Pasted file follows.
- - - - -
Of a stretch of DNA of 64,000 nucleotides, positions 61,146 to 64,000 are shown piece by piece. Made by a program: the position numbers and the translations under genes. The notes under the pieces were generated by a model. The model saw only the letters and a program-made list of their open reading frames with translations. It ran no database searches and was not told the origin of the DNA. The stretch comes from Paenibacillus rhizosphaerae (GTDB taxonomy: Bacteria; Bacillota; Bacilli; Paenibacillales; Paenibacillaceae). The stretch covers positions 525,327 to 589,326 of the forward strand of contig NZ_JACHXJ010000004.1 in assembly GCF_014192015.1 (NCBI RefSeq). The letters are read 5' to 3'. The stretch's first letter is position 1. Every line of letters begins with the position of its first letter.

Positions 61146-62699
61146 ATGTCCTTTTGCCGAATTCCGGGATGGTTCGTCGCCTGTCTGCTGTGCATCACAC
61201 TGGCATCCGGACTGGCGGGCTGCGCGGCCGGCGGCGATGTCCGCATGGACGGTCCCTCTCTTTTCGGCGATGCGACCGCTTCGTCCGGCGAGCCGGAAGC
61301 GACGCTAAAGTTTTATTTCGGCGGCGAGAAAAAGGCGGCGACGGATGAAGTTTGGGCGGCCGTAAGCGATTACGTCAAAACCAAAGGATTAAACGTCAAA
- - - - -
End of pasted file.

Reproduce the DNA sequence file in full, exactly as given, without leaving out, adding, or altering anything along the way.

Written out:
Of a stretch of DNA of 64,000 nucleotides, positions 61,146 to 64,000 are shown piece by piece. Made by a program: the position numbers and the translations under genes. The notes under the pieces were generated by a model. The model saw only the letters and a program-made list of their open reading frames with translations. It ran no database searches and was not told the origin of the DNA. The stretch comes from Paenibacillus rhizosphaerae (GTDB taxonomy: Bacteria; Bacillota; Bacilli; Paenibacillales; Paenibacillaceae). The stretch covers positions 525,327 to 589,326 of the forward strand of contig NZ_JACHXJ010000004.1 in assembly GCF_014192015.1 (NCBI RefSeq). The letters are read 5' to 3'. The stretch's first letter is position 1. Every line of letters begins with the position of its first letter.

Positions 61146-62699
61146 ATGTCCTTTTGCCGAATTCCGGGATGGTTCGTCGCCTGTCTGCTGTGCATCACAC
61201 TGGCATCCGGACTGGCGGGCTGCGCGGCCGGCGGCGATGTCCGCATGGACGGTCCCTCTCTTTTCGGCGATGCGACCGCTTCGTCCGGCGAGCCGGAAGC
61301 GACGCTAAAGTTTTATTTCGGCGGCGAGAAAAAGGCGGCGACGGATGAAGTTTGGGCGGCCGTAAGCGATTACGTCAAAACCAAAGGATTAAACGTCAAA